As summer temps begin to tick up, it’s important to understand the signs and symptoms of heat exhaustion. It’s also important to know how to prevent it, and what to do if you or someone with you suffers from heat-related illness.
Have you ever been having too much fun in the sun on a hot day and started to feel light-headed, weak, cranky or dizzy? You might have been suffering from heat exhaustion. When you experience an excessive loss of water or salt (typically through too much sweating), your body responds by going into heat exhaustion. The good news? You can take some easy steps to prevent heat exhaustion and heat stroke. While you gear up to get outside this summer, especially if you will adventure in the higher altitudes of the Roaring Fork Valley, make sure you understand the strategies for preventing heat exhaustion.
Understanding Heat Exhaustion
As mentioned, heat exhaustion occurs when your body loses too much water and salt too fast. People often use the terms heat stroke and heat exhaustion interchangeably, but it’s important to think of these two conditions as varying levels of heat-related illness, with one being more threatening than the other. Once your body loses its ability to cool itself through sweating, you have developed heat exhaustion. If left untreated, heat exhaustion can quickly advance to heat stroke, which can be life-threatening without medical intervention. Those suffering from heat stroke lose their ability to sweat altogether.
Common risk factors of heat exhaustion include:
- Age, with the very young and older adults being most vulnerable
- Over exertion in hot weather
- Lack of access to air conditioning or shade
- Sudden exposure to hot weather
- Health conditions such as heart or lung disease
- Certain medications (check with your doctor to learn of any potential side effects)
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Recognizing the Signs of Heat Exhaustion
It’s important to understand the signs and symptoms of heat-related illness as you head into the summer months or to warmer climes. Symptoms of heat exhaustion can include:
- Heavy sweating
- Cool, moist skin
- Weak, rapid pulse
- Low blood pressure when you stand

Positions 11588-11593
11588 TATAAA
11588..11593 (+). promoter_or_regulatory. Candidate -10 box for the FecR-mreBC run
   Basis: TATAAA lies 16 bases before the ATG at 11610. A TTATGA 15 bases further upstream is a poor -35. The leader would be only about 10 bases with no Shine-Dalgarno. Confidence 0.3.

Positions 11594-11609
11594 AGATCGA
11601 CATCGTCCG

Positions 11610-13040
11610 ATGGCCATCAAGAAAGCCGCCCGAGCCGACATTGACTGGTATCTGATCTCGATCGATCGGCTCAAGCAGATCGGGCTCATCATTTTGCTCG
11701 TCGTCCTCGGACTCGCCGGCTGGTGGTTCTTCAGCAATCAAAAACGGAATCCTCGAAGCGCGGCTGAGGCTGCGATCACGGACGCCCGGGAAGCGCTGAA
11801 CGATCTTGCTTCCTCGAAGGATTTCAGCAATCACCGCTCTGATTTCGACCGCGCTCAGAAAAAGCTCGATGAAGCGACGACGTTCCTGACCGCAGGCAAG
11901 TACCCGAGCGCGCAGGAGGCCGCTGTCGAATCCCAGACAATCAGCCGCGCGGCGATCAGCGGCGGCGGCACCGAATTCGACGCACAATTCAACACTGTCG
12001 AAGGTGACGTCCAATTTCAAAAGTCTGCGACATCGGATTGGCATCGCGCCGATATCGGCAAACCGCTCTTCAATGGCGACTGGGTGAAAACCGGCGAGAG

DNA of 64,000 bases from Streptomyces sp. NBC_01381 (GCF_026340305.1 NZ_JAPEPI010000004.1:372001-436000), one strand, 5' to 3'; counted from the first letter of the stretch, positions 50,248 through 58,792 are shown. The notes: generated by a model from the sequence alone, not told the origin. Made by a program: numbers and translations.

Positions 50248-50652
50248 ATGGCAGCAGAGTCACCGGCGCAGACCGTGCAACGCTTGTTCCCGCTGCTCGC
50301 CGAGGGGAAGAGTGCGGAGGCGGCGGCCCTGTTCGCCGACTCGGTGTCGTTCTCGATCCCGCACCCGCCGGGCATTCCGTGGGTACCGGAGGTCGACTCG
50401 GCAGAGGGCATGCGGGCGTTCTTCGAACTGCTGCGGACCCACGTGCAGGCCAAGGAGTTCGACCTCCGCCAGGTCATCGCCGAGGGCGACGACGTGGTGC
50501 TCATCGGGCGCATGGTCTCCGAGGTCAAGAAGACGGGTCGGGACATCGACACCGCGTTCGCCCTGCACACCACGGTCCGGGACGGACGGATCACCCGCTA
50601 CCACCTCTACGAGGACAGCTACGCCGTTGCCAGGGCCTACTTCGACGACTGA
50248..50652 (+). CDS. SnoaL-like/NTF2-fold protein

Be aware of both physical and mental changes, including changes in body temperature and appearance, and changes in mood and mental acuity in yourself or others.
Strategies for Preventing Heat Exhaustion
Drink lots of water! Staying hydrated is your biggest weapon in preventing heat-related illness. Pack more than you think you’ll need and drink plenty along the way, stopping frequently for water breaks as needed. Also, wear the appropriate clothing, including light-weight, wicking layers that protect your skin from sun exposure. Plan outdoor activities with the forecast and altitude in mind. If the weatherman is calling for record temps, it might be better to head to the lake than trying for the summit. Additionally, try to acclimate to heat as best as you can. Similarly to adjusting to higher altitudes, those who travel to muggy, hot climates from more temperate zones should factor in some time to get used to the warmer weather before exerting themselves too much.
Your smartphone can be an important tool in keeping heat exhaustion in check. Weather apps and forecasts often include the daily heat index, which can help dictate how safe physical activity is on that particular day. If you do plan to play outside in the heat, have a cooling strategy in mind, including the nearest shade or shelter and access to air conditioning. If you’re in the backcountry, be mindful of lakes, rivers and creeks that might offer a quick way to cool down and make sure your camping first aid kit is properly stocked.
Finally, avoid excessive sun exposure. It can be hard to do, especially in those early days of summer when you’re starved for some Vitamin D, but being mindful of how much time you spend in the sun can help prevent heat exhaustion and heat stroke. In this article, Amy Behrhorst, PA-C of Aspen Valley Hospital talks about the Colorado sun and why it’s so easy to get sunburned in the mountains.
Heat exhaustion can sneak up on us in the best of times, when the sun is shining, the days are long, and summer activities start stacking up. But it’s incredibly important to be aware of how much time you’re spending in the sun and how warm temperatures are expected to get. It’s easy to prevent or avoid heat-related illness by taking a few easy steps to prepare. These include avoiding over exposure, knowing your nearest cool area, wearing the proper clothing, and most importantly, drinking plenty of water.